Orange County Register – Katie Packer Gage: Stalking exemption for Big Labor unfair
April 16, 2013 – Stalking exemption for Big Labor unfair California legislators must put their constituents ahead of a powerful special interest.
The first and most important responsibility of any elected official is to protect constituents. It is an unwritten rule, meaning it is so well understood and established that it need not be etched in stone. Yet for some reason this seems to be lost upon California’s representatives in Sacramento.
It is relatively unknown among the state’s citizens that the Legislature has actually passed a bill exempting union bosses and their organizers from prosecution when engaging in acts which fall under the stalking statute. If Big Labor’s actions take place during a labor dispute, California law has authorized them to stalk workers, their employers or families.
It is long known that union bosses have an outsized presence and influence in the Golden State, but no one should be provided license to harass and intimidate another person. Government’s primary role is to serve the interests of the public at large, not to give special treatment to one interest group.
But California does not stand alone. According to a recent report issued by the U.S. Chamber of Commerce titled, “Sabotage, Stalking & Stealth Exemptions: Special State Laws for Labor Unions,” Illinois, Nevada and Pennsylvania have also issued this carve out for organized labor. Forty-six other states have refused to sanction stalking during labor disputes, and it is past time they are joined by the Golden State.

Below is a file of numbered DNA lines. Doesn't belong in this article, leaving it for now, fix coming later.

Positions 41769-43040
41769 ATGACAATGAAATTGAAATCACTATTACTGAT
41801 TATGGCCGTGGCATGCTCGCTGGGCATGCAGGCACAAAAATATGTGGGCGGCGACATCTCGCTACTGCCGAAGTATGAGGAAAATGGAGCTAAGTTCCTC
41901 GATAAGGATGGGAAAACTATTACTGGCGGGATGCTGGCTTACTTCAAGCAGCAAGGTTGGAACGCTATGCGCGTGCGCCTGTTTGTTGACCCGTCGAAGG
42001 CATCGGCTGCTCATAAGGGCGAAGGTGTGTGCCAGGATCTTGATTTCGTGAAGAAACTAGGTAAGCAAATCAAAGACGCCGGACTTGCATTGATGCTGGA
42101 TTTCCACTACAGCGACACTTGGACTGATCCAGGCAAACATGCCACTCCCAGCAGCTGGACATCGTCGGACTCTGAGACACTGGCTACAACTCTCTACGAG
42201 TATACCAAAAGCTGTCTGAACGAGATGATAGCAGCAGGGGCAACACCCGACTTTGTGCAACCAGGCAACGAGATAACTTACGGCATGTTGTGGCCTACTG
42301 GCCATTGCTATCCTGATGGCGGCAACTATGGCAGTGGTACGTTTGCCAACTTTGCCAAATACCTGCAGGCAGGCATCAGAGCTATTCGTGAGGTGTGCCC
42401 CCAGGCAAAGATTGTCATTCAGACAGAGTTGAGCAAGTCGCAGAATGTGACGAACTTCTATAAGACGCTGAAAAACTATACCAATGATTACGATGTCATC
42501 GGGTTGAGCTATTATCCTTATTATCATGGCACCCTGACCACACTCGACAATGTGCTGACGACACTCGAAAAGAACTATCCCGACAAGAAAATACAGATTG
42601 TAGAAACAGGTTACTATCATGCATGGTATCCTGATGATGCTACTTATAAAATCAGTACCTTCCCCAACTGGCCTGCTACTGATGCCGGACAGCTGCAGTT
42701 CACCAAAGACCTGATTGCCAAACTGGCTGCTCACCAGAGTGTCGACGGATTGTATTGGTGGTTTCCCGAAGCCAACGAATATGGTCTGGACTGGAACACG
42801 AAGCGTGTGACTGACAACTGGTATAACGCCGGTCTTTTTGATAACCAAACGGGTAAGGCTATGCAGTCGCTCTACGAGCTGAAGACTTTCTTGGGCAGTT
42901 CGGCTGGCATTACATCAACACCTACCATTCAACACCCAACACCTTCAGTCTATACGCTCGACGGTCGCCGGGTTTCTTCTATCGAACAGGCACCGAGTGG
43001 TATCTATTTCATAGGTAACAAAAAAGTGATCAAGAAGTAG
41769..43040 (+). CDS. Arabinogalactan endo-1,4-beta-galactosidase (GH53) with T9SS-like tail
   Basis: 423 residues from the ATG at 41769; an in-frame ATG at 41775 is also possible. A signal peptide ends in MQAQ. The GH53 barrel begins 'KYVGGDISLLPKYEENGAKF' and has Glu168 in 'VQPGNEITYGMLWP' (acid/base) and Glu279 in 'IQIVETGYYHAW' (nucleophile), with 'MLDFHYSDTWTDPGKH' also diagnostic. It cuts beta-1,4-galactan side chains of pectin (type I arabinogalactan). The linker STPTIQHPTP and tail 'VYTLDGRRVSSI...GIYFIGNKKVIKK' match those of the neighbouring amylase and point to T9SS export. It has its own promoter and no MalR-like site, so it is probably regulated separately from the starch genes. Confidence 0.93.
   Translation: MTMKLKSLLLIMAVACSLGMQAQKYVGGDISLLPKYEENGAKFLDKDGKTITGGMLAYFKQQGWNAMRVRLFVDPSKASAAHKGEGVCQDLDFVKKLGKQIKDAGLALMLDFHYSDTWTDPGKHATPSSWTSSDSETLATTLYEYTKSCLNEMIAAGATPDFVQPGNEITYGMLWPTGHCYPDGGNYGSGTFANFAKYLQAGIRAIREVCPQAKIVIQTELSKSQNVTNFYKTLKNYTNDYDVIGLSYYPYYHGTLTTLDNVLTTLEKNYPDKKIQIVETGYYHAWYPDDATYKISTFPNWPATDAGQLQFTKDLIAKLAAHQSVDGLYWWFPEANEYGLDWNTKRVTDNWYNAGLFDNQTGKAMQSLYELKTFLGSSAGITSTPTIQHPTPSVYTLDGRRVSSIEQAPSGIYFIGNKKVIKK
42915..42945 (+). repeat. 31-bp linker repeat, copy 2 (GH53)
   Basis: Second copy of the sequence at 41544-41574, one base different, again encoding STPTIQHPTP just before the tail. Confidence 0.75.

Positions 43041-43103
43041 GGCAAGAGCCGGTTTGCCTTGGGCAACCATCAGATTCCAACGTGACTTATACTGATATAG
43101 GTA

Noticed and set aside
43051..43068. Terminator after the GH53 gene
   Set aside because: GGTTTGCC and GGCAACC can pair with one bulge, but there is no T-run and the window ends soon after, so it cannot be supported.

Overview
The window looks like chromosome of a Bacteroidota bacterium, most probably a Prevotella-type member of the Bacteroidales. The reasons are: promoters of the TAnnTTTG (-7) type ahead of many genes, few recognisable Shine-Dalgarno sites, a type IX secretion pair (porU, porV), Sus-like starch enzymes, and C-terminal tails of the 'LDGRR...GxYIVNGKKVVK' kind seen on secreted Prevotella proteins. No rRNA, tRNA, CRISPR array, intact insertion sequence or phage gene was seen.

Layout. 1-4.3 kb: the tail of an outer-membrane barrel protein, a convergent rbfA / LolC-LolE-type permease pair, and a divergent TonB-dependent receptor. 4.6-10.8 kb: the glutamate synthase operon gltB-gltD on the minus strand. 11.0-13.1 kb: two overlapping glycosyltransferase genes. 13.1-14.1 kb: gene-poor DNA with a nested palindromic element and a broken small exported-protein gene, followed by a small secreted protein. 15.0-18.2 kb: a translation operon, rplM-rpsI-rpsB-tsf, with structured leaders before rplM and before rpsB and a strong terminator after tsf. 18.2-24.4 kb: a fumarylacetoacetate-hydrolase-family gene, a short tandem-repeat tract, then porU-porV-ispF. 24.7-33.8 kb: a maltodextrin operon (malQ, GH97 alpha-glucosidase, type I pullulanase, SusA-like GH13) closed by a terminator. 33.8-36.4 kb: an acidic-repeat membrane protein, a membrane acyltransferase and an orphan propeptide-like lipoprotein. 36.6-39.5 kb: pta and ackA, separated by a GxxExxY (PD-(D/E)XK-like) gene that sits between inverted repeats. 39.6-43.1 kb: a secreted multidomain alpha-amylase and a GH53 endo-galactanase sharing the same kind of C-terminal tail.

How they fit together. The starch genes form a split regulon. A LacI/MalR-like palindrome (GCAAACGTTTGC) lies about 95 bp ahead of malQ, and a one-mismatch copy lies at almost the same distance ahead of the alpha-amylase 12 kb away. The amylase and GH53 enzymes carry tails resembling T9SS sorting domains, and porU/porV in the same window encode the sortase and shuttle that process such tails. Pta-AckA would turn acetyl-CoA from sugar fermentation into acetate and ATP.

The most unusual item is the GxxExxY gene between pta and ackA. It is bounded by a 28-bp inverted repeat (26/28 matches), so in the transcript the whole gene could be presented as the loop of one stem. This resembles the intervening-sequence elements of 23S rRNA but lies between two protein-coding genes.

According to the report, “The very existence of these exemptions calls attention to the fact that the tactics employed by unions in their organizing activities can inflict the same level of emotional distress and intimidation caused by a stalker. Harassment of opponents is often part of a union’s effort to confront adversaries and pressure them to give in to its demands, and stalking is one aspect of this behavior. Unions have been known to employ this tactic even against other … unions.”
Unfortunately, a pattern has developed among Big Labor bosses whereby they seek and receive immunity from the government to the detriment of employees and employers. Recently, the National Labor Relations Board has taken steps to sacrifice freedoms all Americans have earned in an effort to reward President Obama’s largest political contributor.
These callous and imprudent policies include approval of “quickie” or “ambush” elections, which allow an employer less than three weeks to respond to an effort to unionize a workplace. It places tremendous pressure on employees ensuring few will have the information necessary to make an informed decision affecting their livelihoods, whether or not to form a collective bargaining unit.
Next, President Barack Obama’s labor board has been considering electronic off-site voting, which is a form of computerized card check as it exposes an employee’s vote in a union election to the scrutiny of labor organizers. To make matters worse, the NLRB’s chairman, Mark Pearce, told a media outlet in 2012 that the so-called independent agency intended to “requir[e] businesses to hand over lists of employee phone numbers and emails to union leaders before an election.”
It would be wise for elected officials in Sacramento to demonstrate concern for their constituents, and eliminate the anti-stalking exemption for Big Labor bosses.
Katie Packer Gage is a spokeswoman for the Workforce Fairness Institute.
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